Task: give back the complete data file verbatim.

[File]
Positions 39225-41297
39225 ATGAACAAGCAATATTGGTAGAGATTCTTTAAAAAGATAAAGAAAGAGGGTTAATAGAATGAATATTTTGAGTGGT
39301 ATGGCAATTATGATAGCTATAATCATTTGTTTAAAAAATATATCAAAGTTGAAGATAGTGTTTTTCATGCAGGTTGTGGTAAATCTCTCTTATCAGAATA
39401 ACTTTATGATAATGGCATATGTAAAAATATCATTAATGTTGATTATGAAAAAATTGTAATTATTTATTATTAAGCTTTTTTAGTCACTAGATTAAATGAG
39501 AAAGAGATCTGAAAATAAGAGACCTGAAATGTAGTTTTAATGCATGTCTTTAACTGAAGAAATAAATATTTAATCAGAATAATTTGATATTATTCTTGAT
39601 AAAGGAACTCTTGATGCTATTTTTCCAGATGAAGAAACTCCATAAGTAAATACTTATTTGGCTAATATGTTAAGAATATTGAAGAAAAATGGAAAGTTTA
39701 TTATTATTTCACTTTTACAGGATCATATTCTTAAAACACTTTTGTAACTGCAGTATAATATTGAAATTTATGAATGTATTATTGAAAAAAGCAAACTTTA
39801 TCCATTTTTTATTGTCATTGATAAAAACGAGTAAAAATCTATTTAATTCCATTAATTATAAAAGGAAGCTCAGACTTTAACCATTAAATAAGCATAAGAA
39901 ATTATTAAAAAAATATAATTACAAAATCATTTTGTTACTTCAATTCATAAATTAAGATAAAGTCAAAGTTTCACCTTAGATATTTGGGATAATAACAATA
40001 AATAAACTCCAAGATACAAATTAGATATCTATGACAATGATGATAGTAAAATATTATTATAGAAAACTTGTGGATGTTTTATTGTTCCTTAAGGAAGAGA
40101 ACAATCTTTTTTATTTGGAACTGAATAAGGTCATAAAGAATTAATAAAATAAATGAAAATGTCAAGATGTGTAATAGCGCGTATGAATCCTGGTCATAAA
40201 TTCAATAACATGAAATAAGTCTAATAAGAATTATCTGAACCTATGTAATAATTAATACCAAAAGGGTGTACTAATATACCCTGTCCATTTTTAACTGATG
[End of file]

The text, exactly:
Positions 39225-41297
39225 ATGAACAAGCAATATTGGTAGAGATTCTTTAAAAAGATAAAGAAAGAGGGTTAATAGAATGAATATTTTGAGTGGT
39301 ATGGCAATTATGATAGCTATAATCATTTGTTTAAAAAATATATCAAAGTTGAAGATAGTGTTTTTCATGCAGGTTGTGGTAAATCTCTCTTATCAGAATA
39401 ACTTTATGATAATGGCATATGTAAAAATATCATTAATGTTGATTATGAAAAAATTGTAATTATTTATTATTAAGCTTTTTTAGTCACTAGATTAAATGAG
39501 AAAGAGATCTGAAAATAAGAGACCTGAAATGTAGTTTTAATGCATGTCTTTAACTGAAGAAATAAATATTTAATCAGAATAATTTGATATTATTCTTGAT
39601 AAAGGAACTCTTGATGCTATTTTTCCAGATGAAGAAACTCCATAAGTAAATACTTATTTGGCTAATATGTTAAGAATATTGAAGAAAAATGGAAAGTTTA
39701 TTATTATTTCACTTTTACAGGATCATATTCTTAAAACACTTTTGTAACTGCAGTATAATATTGAAATTTATGAATGTATTATTGAAAAAAGCAAACTTTA
39801 TCCATTTTTTATTGTCATTGATAAAAACGAGTAAAAATCTATTTAATTCCATTAATTATAAAAGGAAGCTCAGACTTTAACCATTAAATAAGCATAAGAA
39901 ATTATTAAAAAAATATAATTACAAAATCATTTTGTTACTTCAATTCATAAATTAAGATAAAGTCAAAGTTTCACCTTAGATATTTGGGATAATAACAATA
40001 AATAAACTCCAAGATACAAATTAGATATCTATGACAATGATGATAGTAAAATATTATTATAGAAAACTTGTGGATGTTTTATTGTTCCTTAAGGAAGAGA
40101 ACAATCTTTTTTATTTGGAACTGAATAAGGTCATAAAGAATTAATAAAATAAATGAAAATGTCAAGATGTGTAATAGCGCGTATGAATCCTGGTCATAAA
40201 TTCAATAACATGAAATAAGTCTAATAAGAATTATCTGAACCTATGTAATAATTAATACCAAAAGGGTGTACTAATATACCCTGTCCATTTTTAACTGATG